The cross-party Public Accounts Committee has heavily criticised the government’s 15 year workforce plan in a new report, in particular the lack of funding estimates and have “serious doubts” on how the plan will be achieved.
The committee notes that the “unfunded and uncosted” workforce plan, which promises to train thousands more GPs and double medical school places, risks placing the NHS under ‘unsustainable financial pressure’ in the future.
Dame Meg Hillier MP, chair of the committee, said: “The government and health system need to be alert to the serious doubts our report lays out around the workforce crisis, both the approach to tackling it now and the additional costs funding it in the future.”
Published in June 2023 after many years of waiting, the NHS long-term workforce plan received a mixed reception; relief that a workforce plan had at last been published, but criticism of its lack of detail.
The BMA at the time noted the lack of detail in the plan on measures to retain staff, improve the culture and how exactly funding would be provided:
“As ever, the devil will be in the detail – especially when it comes to funding.”
Details of how the plan will be funded and its full cost have failed to materialise. The MPs highlighted that although an additional £2.4 billion is to be provided to cover training costs for the first five years of the 15-year plan, there is no estimate of total additional running costs for the 260,000 to 360,000 extra workers the plan says will be needed by 2036-37.
Detail is also missing on how productivity is to be improved; the workforce plan includes a projection for future staff requirements that assumes staff productivity will increase by 1.5% to 2% annually, but the committee noted that it “lacks meaningful detail on how this will be achieved.”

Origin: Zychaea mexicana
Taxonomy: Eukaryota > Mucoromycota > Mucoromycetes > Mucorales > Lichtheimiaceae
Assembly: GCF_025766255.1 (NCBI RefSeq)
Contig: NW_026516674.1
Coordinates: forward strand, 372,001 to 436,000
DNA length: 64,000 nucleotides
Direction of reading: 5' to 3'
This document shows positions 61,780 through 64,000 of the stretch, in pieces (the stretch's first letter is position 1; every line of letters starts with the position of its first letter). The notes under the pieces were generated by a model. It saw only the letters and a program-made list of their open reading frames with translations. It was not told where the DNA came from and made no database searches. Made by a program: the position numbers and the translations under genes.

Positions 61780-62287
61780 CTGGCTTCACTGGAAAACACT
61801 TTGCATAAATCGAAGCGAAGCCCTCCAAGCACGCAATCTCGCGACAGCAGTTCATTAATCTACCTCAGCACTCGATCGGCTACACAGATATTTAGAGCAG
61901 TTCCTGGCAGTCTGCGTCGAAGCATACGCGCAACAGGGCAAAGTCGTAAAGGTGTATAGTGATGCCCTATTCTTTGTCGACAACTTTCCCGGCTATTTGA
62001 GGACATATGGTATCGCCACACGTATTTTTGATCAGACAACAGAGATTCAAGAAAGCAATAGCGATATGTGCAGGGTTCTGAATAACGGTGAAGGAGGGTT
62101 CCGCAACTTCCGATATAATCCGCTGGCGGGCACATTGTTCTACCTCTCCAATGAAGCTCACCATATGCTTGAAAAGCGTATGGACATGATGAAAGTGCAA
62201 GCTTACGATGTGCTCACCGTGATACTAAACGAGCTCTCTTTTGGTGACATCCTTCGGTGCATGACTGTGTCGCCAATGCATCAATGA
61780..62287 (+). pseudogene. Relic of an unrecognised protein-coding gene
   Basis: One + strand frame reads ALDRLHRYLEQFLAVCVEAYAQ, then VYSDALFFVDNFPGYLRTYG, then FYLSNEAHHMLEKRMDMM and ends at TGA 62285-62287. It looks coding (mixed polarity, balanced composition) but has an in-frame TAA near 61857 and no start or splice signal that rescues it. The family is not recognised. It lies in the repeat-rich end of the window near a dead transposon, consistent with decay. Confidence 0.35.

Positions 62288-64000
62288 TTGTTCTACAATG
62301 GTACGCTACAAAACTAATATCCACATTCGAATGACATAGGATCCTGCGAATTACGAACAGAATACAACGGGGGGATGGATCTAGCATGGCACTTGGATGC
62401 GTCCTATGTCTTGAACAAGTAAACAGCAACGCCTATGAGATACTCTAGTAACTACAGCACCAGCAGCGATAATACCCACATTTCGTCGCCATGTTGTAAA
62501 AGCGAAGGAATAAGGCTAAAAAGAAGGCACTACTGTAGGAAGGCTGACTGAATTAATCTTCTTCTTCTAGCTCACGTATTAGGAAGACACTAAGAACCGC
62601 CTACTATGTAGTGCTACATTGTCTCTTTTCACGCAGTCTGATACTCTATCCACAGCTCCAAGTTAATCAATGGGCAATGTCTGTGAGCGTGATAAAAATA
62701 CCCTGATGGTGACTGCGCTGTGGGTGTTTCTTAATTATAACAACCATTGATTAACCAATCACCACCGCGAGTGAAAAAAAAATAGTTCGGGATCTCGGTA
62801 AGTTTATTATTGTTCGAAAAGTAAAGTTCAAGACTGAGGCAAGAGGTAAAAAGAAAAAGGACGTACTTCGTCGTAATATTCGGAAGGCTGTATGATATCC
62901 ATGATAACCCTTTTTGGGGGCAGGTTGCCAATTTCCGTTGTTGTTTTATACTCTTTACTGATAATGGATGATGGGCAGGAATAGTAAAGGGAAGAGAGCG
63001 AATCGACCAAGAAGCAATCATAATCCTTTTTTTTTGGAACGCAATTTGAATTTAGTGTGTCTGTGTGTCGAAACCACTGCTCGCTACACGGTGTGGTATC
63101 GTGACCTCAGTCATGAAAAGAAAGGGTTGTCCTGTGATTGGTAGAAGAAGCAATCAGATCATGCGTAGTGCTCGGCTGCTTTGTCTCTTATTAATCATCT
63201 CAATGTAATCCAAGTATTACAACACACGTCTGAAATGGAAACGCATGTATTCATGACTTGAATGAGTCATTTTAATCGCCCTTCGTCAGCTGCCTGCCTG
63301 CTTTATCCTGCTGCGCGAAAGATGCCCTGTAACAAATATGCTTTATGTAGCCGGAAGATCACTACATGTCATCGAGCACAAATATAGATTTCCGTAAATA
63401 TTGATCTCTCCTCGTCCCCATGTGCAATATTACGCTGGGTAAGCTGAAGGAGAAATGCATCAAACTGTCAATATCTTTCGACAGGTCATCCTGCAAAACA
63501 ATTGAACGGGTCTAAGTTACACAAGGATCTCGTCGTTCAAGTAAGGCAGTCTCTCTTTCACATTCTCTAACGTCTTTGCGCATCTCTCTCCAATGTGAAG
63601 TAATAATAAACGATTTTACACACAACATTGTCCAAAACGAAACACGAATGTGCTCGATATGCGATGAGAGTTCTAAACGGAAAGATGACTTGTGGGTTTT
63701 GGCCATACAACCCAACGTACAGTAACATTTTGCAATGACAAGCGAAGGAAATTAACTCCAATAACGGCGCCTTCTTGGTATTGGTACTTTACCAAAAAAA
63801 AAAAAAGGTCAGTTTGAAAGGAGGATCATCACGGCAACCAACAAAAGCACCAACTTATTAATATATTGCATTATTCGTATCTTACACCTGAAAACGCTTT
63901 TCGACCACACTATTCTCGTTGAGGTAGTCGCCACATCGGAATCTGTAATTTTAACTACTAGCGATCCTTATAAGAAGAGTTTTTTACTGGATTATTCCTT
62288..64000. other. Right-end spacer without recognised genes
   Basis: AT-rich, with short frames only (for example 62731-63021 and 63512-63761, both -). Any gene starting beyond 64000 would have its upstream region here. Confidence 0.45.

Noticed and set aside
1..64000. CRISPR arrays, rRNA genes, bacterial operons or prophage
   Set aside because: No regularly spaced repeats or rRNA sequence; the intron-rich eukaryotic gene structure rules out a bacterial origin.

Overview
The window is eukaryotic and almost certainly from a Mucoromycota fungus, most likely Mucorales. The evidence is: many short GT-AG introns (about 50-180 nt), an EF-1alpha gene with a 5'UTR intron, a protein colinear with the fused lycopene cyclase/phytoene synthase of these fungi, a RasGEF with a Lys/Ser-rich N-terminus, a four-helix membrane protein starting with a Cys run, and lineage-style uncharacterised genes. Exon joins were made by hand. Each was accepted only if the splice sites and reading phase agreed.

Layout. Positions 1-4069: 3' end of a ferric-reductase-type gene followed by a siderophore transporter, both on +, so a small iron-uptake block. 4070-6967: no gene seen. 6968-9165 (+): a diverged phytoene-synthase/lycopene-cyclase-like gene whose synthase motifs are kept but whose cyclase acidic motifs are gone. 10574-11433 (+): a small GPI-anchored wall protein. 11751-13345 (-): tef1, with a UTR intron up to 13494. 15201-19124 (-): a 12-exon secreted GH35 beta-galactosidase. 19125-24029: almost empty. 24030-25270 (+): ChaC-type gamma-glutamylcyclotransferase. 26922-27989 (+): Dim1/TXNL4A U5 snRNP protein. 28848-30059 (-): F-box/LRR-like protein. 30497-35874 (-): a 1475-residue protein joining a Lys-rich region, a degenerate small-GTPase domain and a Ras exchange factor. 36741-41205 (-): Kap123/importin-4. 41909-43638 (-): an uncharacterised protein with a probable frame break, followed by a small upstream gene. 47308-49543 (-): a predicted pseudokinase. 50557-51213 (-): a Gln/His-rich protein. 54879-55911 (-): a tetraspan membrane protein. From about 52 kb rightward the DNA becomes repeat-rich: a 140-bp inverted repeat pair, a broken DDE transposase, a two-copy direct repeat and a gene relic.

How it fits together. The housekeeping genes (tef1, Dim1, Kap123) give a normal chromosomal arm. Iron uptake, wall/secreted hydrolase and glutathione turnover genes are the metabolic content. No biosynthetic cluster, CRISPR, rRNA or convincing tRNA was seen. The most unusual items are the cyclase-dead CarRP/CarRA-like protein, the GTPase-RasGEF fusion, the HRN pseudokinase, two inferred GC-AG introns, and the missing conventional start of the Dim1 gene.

Noting, “there is no information available on either the scale or source of how staff costs in future years will be met. Neither is there any cost or funding information on the other enablers without which the plan will fail for patients, such as expenditure on other salaries, estates, technology, and infrastructure.”
As well as criticising the workforce plan, the MPs covered failings in urgent and emergency care and patient discharge. Finding that “the quality of patients’ access to urgent and emergency care depends too much on where they live.”
In London in 2021-22 the average ambulance response time was 6 minutes 51 seconds, but in south-west England it was 10 minutes 20 seconds. Ambulances aim to respond to the most serious life-threatening injuries and illnesses in an average time of seven minutes.
Ambulance response times are often dependent on how quickly patients can be transferred into A&E, and this in turn is governed by availability of beds. The committee noted that not enough is being done to tackle the problem of delayed discharges, which mean beds are not available.
More patients are remaining in hospital when they no longer need to do so. In Q4 of 2022– 23, there was an increase of 12% in patients remaining in hospital despite no longer needing to, compared with the same period in 2021–22. Lack of adequate social care is a major factor in delays, but the MPs also criticised NHS England for its slow implementation of electronic patient records and electronic bed management systems, noting that “NHS England has identified where there is good practice and poor performance but is weak at implementing and rolling out best practice more widely.”
In response to a report, Saffron Cordery, deputy chief executive of NHS Providers, said:
“The committee has highlighted accurately the huge pressures being faced in urgent and emergency care….The NHS needs more staff, beds and equipment and significant investment in social care….And with 125,000 unfilled jobs across the NHS today, MPs are right to highlight that we still don’t know exactly how all of the ambitions in the long-term workforce plan, published in June, will be funded.”
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